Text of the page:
PIC16F876A Function Generator
Created: Oct 20, 2016
No description available.
Function generators are electronic instruments that can be used to output various waveforms. Waveforms that a function generator basically outputs are sinusoidal, square, or triangular waves. A function generator can be used in audio or RF applications. But the signal that it outputs is not really ideal for those types of application. Audio or RF applications require very low distortion and very stable frequency signals. Function generators are used in development, test, and repair of other electronic circuits. They can be used to produce a signal to test an amplifier or input an error signal to an electronic system and see how the system responds.
This reference design features a simple function generator that is created out of a PIC16F876A microcontroller and a PCF8591 A/D and D/A converter. The PIC16F876A is an 8-bit microcontroller that has a 14KB program memory, 256B of EEPROM, and 368B of RAM. It has 22 I/O pins and supports I2C, SPI, and UART/USART protocols. The PCF8591 is a device that can act as an analog-to-digital converter or a digital-to-analog converter. When the device is used as an ADC, it provides four analog inputs where analog signals can be inserted and the output can be taken at the I2C bus interface. If the device is used as DAC, data input is through the I2C interface and the analog output is taken at its AOUT pin. In this design, the PCF8591 device is used as a DAC. The PIC16F876A microcontroller, which sends data to be converted, is connected to the I2C interface of the PCF8591 and the output is taken from the AOUT pin of the PCF8591 device.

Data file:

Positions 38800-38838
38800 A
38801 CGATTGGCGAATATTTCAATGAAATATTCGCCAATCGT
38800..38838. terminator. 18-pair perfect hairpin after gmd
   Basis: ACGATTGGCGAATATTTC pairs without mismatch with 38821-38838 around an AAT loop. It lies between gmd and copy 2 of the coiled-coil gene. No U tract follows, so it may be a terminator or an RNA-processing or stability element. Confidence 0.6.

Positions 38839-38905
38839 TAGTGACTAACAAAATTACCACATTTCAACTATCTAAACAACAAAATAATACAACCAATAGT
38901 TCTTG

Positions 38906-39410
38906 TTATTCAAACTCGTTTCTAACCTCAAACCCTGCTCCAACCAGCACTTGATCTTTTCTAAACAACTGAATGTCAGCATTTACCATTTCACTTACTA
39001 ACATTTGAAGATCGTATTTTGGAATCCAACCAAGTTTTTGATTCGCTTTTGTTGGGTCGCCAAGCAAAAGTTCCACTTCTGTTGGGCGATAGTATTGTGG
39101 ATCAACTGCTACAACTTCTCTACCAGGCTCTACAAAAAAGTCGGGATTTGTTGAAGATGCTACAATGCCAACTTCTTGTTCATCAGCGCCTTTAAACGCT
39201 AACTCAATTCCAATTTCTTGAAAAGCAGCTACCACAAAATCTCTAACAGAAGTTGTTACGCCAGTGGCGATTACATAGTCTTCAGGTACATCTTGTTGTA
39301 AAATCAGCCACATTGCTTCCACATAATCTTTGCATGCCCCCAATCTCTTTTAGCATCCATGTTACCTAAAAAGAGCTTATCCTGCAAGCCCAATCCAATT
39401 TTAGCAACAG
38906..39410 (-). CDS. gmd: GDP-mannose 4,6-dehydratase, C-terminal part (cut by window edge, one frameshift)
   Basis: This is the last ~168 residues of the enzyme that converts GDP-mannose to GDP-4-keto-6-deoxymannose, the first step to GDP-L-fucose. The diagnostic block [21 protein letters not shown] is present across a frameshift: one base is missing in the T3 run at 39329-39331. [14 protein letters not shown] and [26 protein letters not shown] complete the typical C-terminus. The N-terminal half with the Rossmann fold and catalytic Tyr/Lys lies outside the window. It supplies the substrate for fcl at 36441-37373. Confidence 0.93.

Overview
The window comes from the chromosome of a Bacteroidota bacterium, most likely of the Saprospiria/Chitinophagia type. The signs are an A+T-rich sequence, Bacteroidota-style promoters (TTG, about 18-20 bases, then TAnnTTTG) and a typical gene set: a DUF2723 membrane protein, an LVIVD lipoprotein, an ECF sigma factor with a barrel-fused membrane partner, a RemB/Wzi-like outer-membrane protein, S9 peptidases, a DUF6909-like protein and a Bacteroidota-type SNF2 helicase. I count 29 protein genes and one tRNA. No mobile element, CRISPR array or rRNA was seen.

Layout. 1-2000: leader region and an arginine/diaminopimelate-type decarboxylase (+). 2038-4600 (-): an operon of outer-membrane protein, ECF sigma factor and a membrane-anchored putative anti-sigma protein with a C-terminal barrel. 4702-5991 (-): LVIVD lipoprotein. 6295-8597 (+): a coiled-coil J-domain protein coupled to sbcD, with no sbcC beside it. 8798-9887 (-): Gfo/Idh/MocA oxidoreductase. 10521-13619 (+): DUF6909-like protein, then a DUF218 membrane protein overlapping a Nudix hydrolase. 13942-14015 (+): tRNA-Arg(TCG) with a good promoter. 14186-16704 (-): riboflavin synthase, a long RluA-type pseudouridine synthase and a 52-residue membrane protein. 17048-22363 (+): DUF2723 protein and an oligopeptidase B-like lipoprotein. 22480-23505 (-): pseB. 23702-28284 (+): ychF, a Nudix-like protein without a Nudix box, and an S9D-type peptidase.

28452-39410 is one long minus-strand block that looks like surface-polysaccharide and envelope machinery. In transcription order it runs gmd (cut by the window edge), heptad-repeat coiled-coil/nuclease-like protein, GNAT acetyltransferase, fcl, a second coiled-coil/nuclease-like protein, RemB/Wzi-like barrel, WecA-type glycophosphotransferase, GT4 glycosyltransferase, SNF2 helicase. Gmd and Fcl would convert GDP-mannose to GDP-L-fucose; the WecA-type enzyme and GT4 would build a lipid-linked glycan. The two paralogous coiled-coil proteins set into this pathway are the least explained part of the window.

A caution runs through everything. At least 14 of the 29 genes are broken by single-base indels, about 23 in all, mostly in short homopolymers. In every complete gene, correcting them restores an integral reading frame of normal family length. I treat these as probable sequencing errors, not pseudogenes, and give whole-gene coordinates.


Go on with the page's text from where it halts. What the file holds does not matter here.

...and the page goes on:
The interface between the microcontroller and the DAC is just simple. The microcontroller sends an address followed by a configuration word to communicate with the DAC. The address of the PCF8591 device is determined by its A0-A2 pins, which in this case are all grounded (A0 = 0, A1 = 0, A2 = 0). When the DAC acknowledge the address and configuration sent by the microcontroller, the microcontroller continues to send data, which commands the DAC to generate a specific waveform. The headers J1, J2, and J3 change the output waveform of the whole function generator, in which the RC0, RC1, and RC2 pins of the microcontroller are connected, respectively. When RC0 is HIGH while RC1 and RC2 are LOW, the output is triangular. If RC0 and RC2 are LOW while RC1 is HIGH, the output will be DC. If all of them are pulled to ground, the output is a sine wave. In this design, the only way to vary the amplitude and frequency of the signal is to modify the code. The frequency is also limited to few KHz due to the speed of the PCF8591 device.